# What is the name of this line-connecting game?

Can you tell me what is the name of the game I used to play in school?

It's a game for two players. You need grid paper and two pens.

The game is played on a 10x10 arena, shifted by half a grid to one side.

The players take turns, each drawing a one grid length line. One player plays "middles", the other plays "edges", that means one of the players draws lines over the lines of the grid, the other connects centers of adjacent boxes the grid forms. Lines of the two players can't cross - if there's a line drawn on the grid line between two adjacent boxes, the player playing middles can't connect them, and vice versa.

The winner is the one to connect their "own" sides of the grid - "middle" - left and right, "edge" - top and bottom. Below is an example image of the game in progress.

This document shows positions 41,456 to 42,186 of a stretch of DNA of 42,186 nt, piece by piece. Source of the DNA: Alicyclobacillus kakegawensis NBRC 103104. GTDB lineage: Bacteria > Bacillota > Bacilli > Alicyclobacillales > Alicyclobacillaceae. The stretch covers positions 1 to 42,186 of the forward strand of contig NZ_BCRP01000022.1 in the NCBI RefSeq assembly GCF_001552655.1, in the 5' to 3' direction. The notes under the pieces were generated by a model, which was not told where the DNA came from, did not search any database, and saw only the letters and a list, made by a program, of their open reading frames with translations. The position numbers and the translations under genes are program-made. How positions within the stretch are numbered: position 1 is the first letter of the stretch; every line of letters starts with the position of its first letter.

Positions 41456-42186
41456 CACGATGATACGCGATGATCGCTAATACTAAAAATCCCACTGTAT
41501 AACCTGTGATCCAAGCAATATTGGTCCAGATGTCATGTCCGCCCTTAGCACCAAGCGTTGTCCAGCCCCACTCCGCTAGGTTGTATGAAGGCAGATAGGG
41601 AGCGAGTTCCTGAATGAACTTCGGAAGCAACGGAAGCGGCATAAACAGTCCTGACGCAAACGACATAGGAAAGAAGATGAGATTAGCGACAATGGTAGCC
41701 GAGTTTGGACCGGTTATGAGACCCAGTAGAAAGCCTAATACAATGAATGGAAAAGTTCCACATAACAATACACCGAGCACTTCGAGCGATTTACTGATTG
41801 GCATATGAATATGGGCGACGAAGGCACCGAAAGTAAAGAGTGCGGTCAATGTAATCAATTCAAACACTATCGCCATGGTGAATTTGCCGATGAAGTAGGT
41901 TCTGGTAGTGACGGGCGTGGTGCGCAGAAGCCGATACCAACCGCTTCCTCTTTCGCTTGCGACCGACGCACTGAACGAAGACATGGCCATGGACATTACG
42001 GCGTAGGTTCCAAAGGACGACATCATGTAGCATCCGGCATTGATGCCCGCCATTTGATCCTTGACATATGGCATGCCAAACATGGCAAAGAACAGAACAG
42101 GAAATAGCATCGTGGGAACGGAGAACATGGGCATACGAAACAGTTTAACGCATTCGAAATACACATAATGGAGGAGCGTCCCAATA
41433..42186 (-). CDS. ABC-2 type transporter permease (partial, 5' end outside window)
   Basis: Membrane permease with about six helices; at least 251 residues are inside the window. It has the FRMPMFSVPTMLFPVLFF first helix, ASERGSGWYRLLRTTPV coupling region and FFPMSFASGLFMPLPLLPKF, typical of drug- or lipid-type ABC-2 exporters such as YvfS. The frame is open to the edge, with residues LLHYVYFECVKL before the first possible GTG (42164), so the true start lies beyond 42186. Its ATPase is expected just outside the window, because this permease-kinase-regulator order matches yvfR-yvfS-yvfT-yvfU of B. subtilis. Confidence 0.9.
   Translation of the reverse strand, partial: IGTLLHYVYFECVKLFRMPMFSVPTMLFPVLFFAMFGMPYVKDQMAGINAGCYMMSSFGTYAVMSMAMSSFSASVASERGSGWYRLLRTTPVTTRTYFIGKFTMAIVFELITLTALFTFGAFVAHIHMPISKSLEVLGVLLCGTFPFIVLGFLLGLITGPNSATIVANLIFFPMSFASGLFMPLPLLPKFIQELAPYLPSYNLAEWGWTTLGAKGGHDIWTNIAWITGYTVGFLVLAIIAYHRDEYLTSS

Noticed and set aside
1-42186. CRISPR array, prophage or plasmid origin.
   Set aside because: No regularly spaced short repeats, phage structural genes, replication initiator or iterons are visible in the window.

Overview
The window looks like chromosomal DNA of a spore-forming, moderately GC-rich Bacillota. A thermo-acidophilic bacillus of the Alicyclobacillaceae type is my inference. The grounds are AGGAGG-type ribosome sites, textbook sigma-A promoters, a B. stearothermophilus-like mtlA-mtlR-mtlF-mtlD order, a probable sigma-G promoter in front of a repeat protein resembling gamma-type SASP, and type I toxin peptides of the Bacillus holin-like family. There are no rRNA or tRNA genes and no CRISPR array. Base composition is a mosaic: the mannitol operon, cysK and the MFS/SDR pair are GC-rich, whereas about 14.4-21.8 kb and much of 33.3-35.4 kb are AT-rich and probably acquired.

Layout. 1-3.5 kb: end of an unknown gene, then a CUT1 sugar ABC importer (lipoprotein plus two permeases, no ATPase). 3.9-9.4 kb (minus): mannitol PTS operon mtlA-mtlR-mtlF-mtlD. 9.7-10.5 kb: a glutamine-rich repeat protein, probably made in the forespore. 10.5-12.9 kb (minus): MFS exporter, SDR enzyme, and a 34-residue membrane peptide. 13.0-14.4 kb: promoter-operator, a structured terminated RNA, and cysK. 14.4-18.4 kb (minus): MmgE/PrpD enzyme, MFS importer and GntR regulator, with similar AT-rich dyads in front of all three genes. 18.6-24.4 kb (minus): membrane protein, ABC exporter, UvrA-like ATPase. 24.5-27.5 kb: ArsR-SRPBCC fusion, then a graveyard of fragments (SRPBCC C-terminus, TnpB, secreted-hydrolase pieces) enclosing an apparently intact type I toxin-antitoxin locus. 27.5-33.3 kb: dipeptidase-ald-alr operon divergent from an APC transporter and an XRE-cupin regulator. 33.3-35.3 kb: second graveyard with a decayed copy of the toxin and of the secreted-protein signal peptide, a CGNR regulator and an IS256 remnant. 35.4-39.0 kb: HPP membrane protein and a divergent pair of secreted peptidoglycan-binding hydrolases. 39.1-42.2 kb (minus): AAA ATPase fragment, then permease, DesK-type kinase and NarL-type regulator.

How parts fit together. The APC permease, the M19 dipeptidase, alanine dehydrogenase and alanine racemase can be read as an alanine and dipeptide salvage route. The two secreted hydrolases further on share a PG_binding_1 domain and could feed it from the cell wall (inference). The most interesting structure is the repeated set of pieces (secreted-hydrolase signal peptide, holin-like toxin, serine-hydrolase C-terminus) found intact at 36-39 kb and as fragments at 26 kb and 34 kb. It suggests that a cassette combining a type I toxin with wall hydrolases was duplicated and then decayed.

What is the name of this game?

## 1 Answer

It's called Bridg-It, or Game of Gale (as it was invented by David Gale). It is the rectangular grid equivalent of the Shannon switching game, which is a generalized version of Hex.

• An old puzzle book I have renames it as "Hugs and Kisses" because it uses o and x rather than different coloured dots. – DisgruntledGoat May 15 '14 at 11:47
• @DisgruntledGoat: I believe using grid paper instead of drawing the dots or x and o makes the game much more compelling, as preparing the 'board' becomes trivial. – SF. May 15 '14 at 11:57
• @SF. only if you already have grid paper to hand. If you have to draw it yourself then there is little difference. – DisgruntledGoat May 15 '14 at 12:20